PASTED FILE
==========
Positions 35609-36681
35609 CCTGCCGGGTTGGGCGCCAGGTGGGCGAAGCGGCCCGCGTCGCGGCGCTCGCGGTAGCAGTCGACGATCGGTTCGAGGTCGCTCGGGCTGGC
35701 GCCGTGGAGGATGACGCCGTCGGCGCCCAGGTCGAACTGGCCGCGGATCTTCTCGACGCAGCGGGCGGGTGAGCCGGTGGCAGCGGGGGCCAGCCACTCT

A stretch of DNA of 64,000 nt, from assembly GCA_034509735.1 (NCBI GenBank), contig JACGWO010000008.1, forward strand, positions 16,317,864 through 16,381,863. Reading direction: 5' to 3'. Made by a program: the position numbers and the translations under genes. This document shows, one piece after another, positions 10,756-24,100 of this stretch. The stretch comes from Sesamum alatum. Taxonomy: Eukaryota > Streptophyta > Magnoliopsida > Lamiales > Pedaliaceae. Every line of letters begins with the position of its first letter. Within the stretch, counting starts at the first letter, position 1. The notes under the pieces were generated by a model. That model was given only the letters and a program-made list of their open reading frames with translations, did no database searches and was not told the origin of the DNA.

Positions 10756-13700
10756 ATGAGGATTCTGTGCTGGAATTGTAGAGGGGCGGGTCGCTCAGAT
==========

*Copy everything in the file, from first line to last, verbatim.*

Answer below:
Positions 35609-36681
35609 CCTGCCGGGTTGGGCGCCAGGTGGGCGAAGCGGCCCGCGTCGCGGCGCTCGCGGTAGCAGTCGACGATCGGTTCGAGGTCGCTCGGGCTGGC
35701 GCCGTGGAGGATGACGCCGTCGGCGCCCAGGTCGAACTGGCCGCGGATCTTCTCGACGCAGCGGGCGGGTGAGCCGGTGGCAGCGGGGGCCAGCCACTCT

A stretch of DNA of 64,000 nt, from assembly GCA_034509735.1 (NCBI GenBank), contig JACGWO010000008.1, forward strand, positions 16,317,864 through 16,381,863. Reading direction: 5' to 3'. Made by a program: the position numbers and the translations under genes. This document shows, one piece after another, positions 10,756-24,100 of this stretch. The stretch comes from Sesamum alatum. Taxonomy: Eukaryota > Streptophyta > Magnoliopsida > Lamiales > Pedaliaceae. Every line of letters begins with the position of its first letter. Within the stretch, counting starts at the first letter, position 1. The notes under the pieces were generated by a model. That model was given only the letters and a program-made list of their open reading frames with translations, did no database searches and was not told the origin of the DNA.

Positions 10756-13700
10756 ATGAGGATTCTGTGCTGGAATTGTAGAGGGGCGGGTCGCTCAGAT